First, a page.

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Does it exist a given explicit function $f:\mathbb N\to\mathbb R$ such that forall N big enough $\exists m,n\in\mathbb N: m,n>N \wedge f(m)\leq p_m\wedge f(n)\geq p_n$?

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A literal answer to your question: $f(x)=p_{\lfloor x\rfloor}$ works. But I think you want something stronger than merely being "explicit", more like a finite-length formula over well-known functions.

Littlewood proved in 1914 that for all $N$ there are $n,m>N$ such that $$ \operatorname{li}(m)\le\pi(m)\ \vee\ \operatorname{li}(n)\ge\pi(n). $$ The usual citation is [1] though I have not read the paper (it is in French). It is likely that for all $N$ there are $n,m>N$ such that $$ ¿\qquad\operatorname{li}^{-1}(p_m)\le m\ \vee\ \operatorname{li}^{-1}(p_n)\ge p\qquad? $$ but I cannot immediately prove this.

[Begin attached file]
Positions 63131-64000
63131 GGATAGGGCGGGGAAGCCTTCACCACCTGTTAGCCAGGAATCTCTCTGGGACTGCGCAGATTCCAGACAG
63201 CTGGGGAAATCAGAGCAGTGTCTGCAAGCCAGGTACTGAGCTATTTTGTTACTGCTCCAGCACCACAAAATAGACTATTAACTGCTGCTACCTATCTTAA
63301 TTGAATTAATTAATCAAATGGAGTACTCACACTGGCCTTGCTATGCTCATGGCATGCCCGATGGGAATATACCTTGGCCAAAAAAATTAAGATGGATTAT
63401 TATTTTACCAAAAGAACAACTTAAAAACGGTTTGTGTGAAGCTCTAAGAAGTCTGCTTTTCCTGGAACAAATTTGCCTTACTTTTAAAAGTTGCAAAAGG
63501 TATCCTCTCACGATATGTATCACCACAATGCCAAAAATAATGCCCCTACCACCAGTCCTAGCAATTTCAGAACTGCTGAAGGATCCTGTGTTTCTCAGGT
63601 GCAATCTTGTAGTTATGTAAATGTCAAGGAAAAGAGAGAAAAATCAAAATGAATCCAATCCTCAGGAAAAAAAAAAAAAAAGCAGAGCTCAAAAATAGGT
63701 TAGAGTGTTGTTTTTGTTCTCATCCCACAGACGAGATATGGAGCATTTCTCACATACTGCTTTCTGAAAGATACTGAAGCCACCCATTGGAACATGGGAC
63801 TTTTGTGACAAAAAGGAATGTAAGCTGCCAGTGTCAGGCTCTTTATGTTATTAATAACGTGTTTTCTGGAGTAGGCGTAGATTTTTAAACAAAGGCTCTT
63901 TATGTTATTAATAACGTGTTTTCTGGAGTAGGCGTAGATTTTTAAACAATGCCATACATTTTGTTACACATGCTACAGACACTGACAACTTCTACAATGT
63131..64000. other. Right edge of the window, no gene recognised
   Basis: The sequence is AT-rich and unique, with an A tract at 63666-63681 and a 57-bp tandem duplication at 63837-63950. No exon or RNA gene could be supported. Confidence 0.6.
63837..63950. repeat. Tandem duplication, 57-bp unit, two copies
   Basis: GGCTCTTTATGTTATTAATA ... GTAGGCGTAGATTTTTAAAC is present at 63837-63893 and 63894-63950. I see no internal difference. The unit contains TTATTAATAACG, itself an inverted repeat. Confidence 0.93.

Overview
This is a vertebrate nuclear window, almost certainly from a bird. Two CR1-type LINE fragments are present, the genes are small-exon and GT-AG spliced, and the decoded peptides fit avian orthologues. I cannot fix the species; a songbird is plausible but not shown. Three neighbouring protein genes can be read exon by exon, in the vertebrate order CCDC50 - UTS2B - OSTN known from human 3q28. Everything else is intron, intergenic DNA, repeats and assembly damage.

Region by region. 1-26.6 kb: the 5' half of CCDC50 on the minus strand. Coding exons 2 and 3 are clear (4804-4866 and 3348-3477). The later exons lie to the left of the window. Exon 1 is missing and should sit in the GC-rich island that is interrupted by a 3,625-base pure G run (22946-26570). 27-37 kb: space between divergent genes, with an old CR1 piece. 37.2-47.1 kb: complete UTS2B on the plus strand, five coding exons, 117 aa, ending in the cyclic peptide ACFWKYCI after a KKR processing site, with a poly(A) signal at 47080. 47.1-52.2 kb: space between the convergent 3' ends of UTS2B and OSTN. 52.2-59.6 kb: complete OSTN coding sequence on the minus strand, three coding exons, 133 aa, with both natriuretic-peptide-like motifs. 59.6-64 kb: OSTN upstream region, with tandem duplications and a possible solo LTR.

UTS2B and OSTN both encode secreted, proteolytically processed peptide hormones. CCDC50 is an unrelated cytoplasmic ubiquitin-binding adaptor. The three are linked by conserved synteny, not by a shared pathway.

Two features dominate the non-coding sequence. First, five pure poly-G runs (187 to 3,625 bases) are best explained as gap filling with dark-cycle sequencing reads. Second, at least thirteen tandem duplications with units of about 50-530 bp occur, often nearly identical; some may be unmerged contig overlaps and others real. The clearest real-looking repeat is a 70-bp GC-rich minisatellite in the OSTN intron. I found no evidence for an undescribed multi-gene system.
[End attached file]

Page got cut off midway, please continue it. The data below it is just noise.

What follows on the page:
[1] J. E. Littlewood, Sur la distribution des nombres premiers, Comptes Rendus 158 (1914), pp. 1869-1872.

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  • $\begingroup$ It may be that I don't understand your notation well. I think Littlewood's paper proves something stronger--the inequalities are strict and the theorem guarantees a difference that depends explicitly on x (your m,n). Sidestepping the French, the claim is Littlewood's eq. (3). I realize this is not the main point of your answer... $\endgroup$ – daniel Aug 19 '16 at 7:55

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